Section 7501.104 Prohibited Financial Interests
This final rule removes from § 7501.104(a) the reference to covered employees. This reflects HUD's decision to remove § 7501.106, which provided rules for employees involved in the regulation or oversight of GSEs. Section 7501.104(a) is also revised by removing provisions prohibiting HUD employees from receiving, acquiring, or owning securities issued by Fannie Mae or Freddie Mac and securities collateralized by Fannie Mae or Freddie Mac. HUD has determined that these prohibitions are no longer necessary based on the transfer of regulatory authority from HUD under HERA.
This final rule revises § 7501.104(a)(2), the provision prohibiting employees, their spouses, and minor children from holding stock or another financial interest “in a multifamily project or single family dwelling, cooperative unit, or condominium unit” that is owned or subsidized by the Department, by removing that term and replacing it with the term “project.” The final rule also removes the term “stock or other financial interest,” substitutes the term “financial interest,” and references OGE's regulations at 5 CFR 2635.403(c) for a complete definition of the term “financial interest,” including examples. These changes provide clarity to the prohibition and will continue to prohibit HUD employees from holding ownership interests in all HUD-subsidized or -insured projects that exist or may come to exist in the future.
Section 7501.104(a)(3) continues to permit HUD employees to receive, on behalf of a tenant, a Section 8 subsidy under certain conditions. A new exception permits all new HUD employees who already have a tenant receiving Section 8 subsidies to retain that tenant until the tenant terminates his or her lease. In addition, § 7501.104(a)(3)(i)(E) adds a new exception that permits HUD employees to receive a Section 8 subsidy for the rental of properties located in areas of Presidentially declared emergency or natural disaster with prior written approval from an agency designee.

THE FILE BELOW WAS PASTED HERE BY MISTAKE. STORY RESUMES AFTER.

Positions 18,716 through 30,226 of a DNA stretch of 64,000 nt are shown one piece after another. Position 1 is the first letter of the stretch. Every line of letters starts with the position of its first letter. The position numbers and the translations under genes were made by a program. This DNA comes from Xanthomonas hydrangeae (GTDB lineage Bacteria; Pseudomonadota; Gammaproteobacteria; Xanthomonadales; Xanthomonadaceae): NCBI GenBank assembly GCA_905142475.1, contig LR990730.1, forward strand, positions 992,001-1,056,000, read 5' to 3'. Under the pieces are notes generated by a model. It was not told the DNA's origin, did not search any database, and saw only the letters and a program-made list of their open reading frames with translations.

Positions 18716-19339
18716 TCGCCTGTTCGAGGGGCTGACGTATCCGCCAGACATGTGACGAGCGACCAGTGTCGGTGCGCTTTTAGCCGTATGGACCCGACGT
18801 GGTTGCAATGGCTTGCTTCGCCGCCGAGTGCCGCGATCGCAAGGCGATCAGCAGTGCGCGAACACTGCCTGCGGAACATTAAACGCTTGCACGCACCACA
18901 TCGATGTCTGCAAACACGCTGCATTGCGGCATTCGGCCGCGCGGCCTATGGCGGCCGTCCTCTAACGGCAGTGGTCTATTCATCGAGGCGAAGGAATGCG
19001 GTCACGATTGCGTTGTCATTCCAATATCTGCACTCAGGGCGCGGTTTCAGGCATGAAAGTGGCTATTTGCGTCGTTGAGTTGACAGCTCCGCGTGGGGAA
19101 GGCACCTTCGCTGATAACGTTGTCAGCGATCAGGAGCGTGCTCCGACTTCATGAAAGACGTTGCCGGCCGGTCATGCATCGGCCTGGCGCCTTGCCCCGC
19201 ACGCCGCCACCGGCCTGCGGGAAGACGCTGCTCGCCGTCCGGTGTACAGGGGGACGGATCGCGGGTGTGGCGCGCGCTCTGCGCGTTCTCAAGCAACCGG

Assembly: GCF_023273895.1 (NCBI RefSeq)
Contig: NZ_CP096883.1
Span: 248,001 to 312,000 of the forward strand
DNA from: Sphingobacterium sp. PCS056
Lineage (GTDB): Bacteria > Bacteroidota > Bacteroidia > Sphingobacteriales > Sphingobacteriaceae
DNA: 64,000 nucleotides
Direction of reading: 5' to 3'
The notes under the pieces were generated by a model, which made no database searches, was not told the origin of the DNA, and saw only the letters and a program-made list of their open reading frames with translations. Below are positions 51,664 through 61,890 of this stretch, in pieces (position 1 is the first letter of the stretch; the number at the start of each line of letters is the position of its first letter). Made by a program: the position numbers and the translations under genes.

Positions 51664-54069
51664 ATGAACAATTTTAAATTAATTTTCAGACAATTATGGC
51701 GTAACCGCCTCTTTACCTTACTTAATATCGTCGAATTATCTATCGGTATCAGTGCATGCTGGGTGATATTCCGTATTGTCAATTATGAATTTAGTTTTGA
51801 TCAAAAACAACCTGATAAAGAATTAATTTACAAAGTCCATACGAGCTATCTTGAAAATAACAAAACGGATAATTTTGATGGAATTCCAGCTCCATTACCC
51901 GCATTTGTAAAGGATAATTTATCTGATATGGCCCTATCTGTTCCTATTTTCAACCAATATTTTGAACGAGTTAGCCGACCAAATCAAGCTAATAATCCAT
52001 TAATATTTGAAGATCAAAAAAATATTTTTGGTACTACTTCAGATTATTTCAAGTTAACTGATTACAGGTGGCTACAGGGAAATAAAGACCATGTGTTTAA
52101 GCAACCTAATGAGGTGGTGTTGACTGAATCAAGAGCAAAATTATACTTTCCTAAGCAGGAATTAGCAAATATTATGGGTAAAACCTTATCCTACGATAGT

Section 7501.104(b) provides exceptions to § 7501.104(a). This final rule expands the exceptions by removing a prohibition on owning investment funds that concentrate in residential mortgages or mortgage-backed securities. HUD has determined that this prohibition is no longer needed in light of the fact that HUD no longer has regulatory authority over Fannie Mae and Freddie Mac.
This final rule continues to permit HUD employee to own homes financed with mortgages insured under programs of the Federal Housing Administration (FHA), and continues to permit the purchase by HUD employees of HUD-owned homes. The provisions permitting HUD employees to own or acquire these assets are established as exceptions to § 7501.104(a) at §§ 7501.104(b)(2) and (b)(3), respectively. In both sections, this final rule provides that employees must adhere to the procedures established by the Assistant Secretary for Housing-FHA Commissioner in order to obtain FHA insurance or to purchase a HUD-held property.
Section 7501.104(b)(4) provides that the employment compensation and benefits package for an employee's spouse is not a prohibited financial interest even if the employee's spouse is employed by an entity that has interests in HUD projects prohibited under § 7501.104(a)(2). Finally, § 7501.104(b)(5) continues to permit employees, or their spouses or minor children, to hold Government National Mortgage Association (GNMA) securities.
Section 7501.105 Outside Activities
Section 7501.105 governs the outside activities of HUD employees. HUD has determined that maintaining the policy against employment in businesses related to real estate or manufactured housing is necessary to protect against questions regarding the impartiality and objectivity of employees in the administration of HUD programs. Allowing such activity would hinder HUD in meeting its missions if members of the public question whether HUD employees are using their public positions or HUD connections to advance their outside real estate-related employment. To clarify the intent of this prohibition and support its consistent application, this final rule amends § 7501.105(a)(1) by removing the phrase “involving active participation” with a real estate-related business. Additionally, this final rule separates the prohibition against the ownership activities of operating and managing a real estate-related business involving investment properties from the employment prohibition by adding § 7501.105(a)(2), which prohibits the operation or management of investment properties to the extent that doing so rises to the level of a real estate business. To make the prohibition more transparent, HUD is also codifying longstanding policy by listing several factors that it uses to consider whether the employee's actions of operating or managing investment properties rise to the level of a real estate business that falls within the prohibition. These changes do not change the application of the prohibition.
This final rule also removes the specific restriction on employees having outside positions with Fannie Mae and Freddie Mac. As previously discussed, HUD no longer has general regulatory authority over Fannie Mae and Freddie Mac. HUD employees, under § 7501.105(a)(1), continue to be prohibited from employment with a business related to real estate. This prohibition also covers employment with Fannie Mae and Freddie Mac.